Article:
* Hirsch, Robert, US patent|3530497. September, 1970 (Generating apparatus — Hirsch/Meeks)
* Hirsch, Robert, US patent|3533910. October, 1970 (Lithium-Ion source)
* Hirsch, Robert, US patent|3655508. April, 1972 (Reduce plasma leakage)
* P.T. Farnsworth, US patent|3664920. May, 1972 (Electrostatic containment)
* R.W. Bussard, "Method and apparatus for controlling charged particles", US patent|4826646, May, 1989 (Method and apparatus — Magnetic grid fields).
* R.W. Bussard, "Method and apparatus for creating and controlling nuclear fusion reactions", US patent|5160695, November, 1992 (Method and apparatus — Ion acoustic waves).
* Reducing the Barriers to Fusion Electric Power; G.L. Kulcinski and J.F. Santarius, October 1997 Presented at "Pathways to Fusion Power", submitted to Journal of Fusion Energy, vol. 17, No. 1, 1998. ( [http://solarsystem.estec.esa.nl/Moon2000/abs58_kulcinski.PDF Abstract] in PDF)
* Robert L. Hirsch, "Inertial-Electrostatic Confinement of Ionized Fusion Gases", Journal of Applied Physics, v. 38, no. 7, October 1967
Irving Langmuir, Katharine B. Blodgett, "Currents limited by space charge between concentric spheres" Physics Review, vol. 24, No. 1, pp49-59, 1924
* R. A. Anderl, J. K. Hartwell, J. H. Nadler, J. M. DeMora, R. A. Stubbers, and G. H. Miley, "Development of an IEC Neutron Source for NDE," 16th Symposium on Fusion Engineering, eds. G. H. Miley and C. M. Elliott, IEEE Conf. Proc. 95CH35852, IEEE Piscataway, NJ, 1482–1485 (1996).
* "On the Inertial-Electrostatic Confinement of a Plasma" William C. Elmore, James L. Tuck, Kenneth M. Watson, "The Physics of Fluids" v. 2, no 3, May-June, 1959
* [http://fti.neep.wisc.edu/FTI/pdf/fdm1119.pdf D-3He Fusion in an Inertial Electrostatic Confinement Device] ; R.P. Ashley, G.L. Kulcinski, J.F. Santarius, S. Krupakar Murali, G. Piefer; IEEE Publication 99CH37050, pg. 35-37, 18th Symposium on Fusion Engineering, Albuquerque NM, 25-
29 October 1999. (PDF)
* G.L. Kulcinski, "Progress in Steady State Fusion of Advanced Fuels in the University of Wisconsin IEC Device", March 2001
* Fusion Reactivity Characterization of a Spherically Convergent Ion Focus, T.A. Thorson, R.D. Durst, R.J. Fonck, A.C. Sontag, Nuclear Fusion, Vol. 38, No. 4. p. 495, April 1998. ( [http://www.iop.org/EJ/abstract/0029-5515/38/4/302 abstract] )
* Convergence, Electrostatic Potential, and Density Measurements in a Spherically Convergent Ion Focus, T. A. Thorson, R. D. Durst, R. J. Fonck, and L. P. Wainwright, Phys. Plasma, 4:1, January 1997.
* R.W. Bussard and L. W. Jameson, "Inertial-Electrostatic Propulsion Spectrum: Airbreathing to Interstellar Flight", Journal of Propulsion and Power, v 11, no 2. The authors describe the proton — Boron 11 reaction and its application to ionic electrostatic confinement.
* R.W. Bussard and L. W. Jameson, "Fusion as Electric Propulsion", Journal of Propulsion and Power, v 6, no 5, September-October, 1990 (This is the same Bussard who conceived the Bussard Ramjet widely used in science-fiction for interstellar rocketry)
* Todd H. Rider, [https://dspace.mit.edu/handle/1721.1/29869 "A general critique of inertial-electrostatic confinement fusion systems"] , M.S. thesis at
* Todd H. Rider, [http://adsabs.harvard.edu/abs/1995PhDT........45R "Fundamental limitations on plasma fusion systems not in thermodynamic equilibrium"] , Ph. D. thesis at
* Todd H. Rider, [http://scitation.aip.org/getabs/servlet/GetabsServlet?prog=normal&id=PHPAEN000004000004001039000001&idtype=cvips&gifs=yes "Fundamental limitations on plasma fusion systems not in thermodynamic equilibrium"] Physics of Plasmas, April 1997, Volume 4, Issue 4, pp. 1039-1046.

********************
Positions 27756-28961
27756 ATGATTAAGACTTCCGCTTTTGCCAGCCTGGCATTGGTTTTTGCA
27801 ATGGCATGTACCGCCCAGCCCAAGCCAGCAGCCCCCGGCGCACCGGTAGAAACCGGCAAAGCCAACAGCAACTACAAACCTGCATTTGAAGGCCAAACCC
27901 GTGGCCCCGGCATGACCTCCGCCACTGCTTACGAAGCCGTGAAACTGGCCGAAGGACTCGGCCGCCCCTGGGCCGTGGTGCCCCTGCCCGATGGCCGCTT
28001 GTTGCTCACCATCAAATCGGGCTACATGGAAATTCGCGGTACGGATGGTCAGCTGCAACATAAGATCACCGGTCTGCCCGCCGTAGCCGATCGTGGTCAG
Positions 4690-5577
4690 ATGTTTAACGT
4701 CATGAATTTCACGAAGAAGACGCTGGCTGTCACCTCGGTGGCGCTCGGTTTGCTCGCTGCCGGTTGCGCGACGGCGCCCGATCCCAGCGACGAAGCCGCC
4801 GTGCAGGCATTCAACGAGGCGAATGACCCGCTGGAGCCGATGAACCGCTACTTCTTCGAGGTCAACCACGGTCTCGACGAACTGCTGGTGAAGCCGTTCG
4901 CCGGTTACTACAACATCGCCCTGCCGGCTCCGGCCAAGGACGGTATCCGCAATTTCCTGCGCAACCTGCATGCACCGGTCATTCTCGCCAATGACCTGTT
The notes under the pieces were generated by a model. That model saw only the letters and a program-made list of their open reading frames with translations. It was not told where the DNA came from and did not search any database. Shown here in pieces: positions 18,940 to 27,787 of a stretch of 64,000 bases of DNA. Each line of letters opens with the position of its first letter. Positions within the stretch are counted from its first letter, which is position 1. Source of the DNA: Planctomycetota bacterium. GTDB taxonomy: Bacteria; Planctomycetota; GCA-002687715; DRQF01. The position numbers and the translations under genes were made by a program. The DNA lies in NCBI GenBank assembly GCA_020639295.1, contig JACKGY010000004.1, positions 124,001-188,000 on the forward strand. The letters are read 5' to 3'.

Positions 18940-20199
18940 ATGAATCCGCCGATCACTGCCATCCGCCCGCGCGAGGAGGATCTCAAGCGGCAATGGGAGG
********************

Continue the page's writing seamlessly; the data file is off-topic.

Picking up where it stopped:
* Could Advanced Fusion Fuels Be Used with Today's Technology?; J.F. Santarius, G.L. Kulcinski, L.A. El-Guebaly, H.Y. Khater, January 1998 [presented at Fusion Power Associates Annual Meeting,
August 27- August 29 1997, Aspen CO; Journal of Fusion Energy, Vol. 17, No. 1, 1998, p. 33] .
* R.W. Bussard and L. W. Jameson, "From SSTO to Saturn's Moons, Superperformance Fusion Propulsion for Practical Spaceflight", 30th AIAA/ASME/SAE/ASEE Joint Propulsion Conference,
27 June 29 June 1994, AIAA-94-3269
* Robert W. Bussard presentation [http://video.google.com/videoplay?docid=1996321846673788606 video] to Google Employees - Google TechTalks, 9 November 2006.
* [http://www.askmar.com/ConferenceNotes/2006-9%20IAC%20Paper.pdf "The Advent of Clean Nuclear Fusion: Super-performance Space Power and Propulsion"] , Robert W. Bussard, Ph.D., 57th International Astronautical Congress, October 2-6, 2006.
* David, Schneider, " [http://www.americanscientist.org/template/AssetDetail/assetid/15723 Fusion from Television?] ".
American Scientist, July-August 1999.
* [http://fti.neep.wisc.edu/iec/MainPage/ftisite1.htm University of Wisconsin-Madison IEC homepage]
* [http://www.rtftechnologies.org/ RTFTechnologies.org IEC Fusion Reactor ] Detailed IEC reactor construction information
* [http://mr-fusion.hellblazer.com/ Mr. Fusion — Blog of an experimenter]
* [http://mr-fusion.hellblazer.com/neutrons_for_sale.htm Neutrons for sale] —
* [http://www.wired.com/science/discoveries/news/2007/03/fusion_0329 Fusion Experiments Show Nuclear Power's Softer Side] — Wired article
* [http://mr-fusion.hellblazer.com/pdfs/ Various Patents and Articles Related to Fusion, IEC, ICC and Plasma Physics]
* [http://www.belljar.net/634fusor.pdf How a Small Vacuum System and a Bit of Basketweaving Will Get You a Working Inertial-Electrostatic Confinement Neutron Source]
* [http://www.ibiblio.org/lunar/school/InterStellar/Explorer_Class/Bussard_Fusion_systems.HTML Description of Bussard's "aneutronic" boron version]
* [http://www.brian-mcdermott.com/fusion_is_easy.htm "Fusion is Easy!" A Homemade Tabletop Nuclear Fusion Reactor for Science Fairs and Research]
* [http://www.fusor.net Fusor.net] Forum for hobbyist Fusor builders
* [http://www.nsd-fusion.com NSD-Fusion]
* [http://video.google.com/videoplay?docid=1996321846673788606 Should Google Go Nuclear? Clean, cheap, nuclear power (no really)] Google Video of Dr. Bussard explaining his work
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Look at other dictionaries: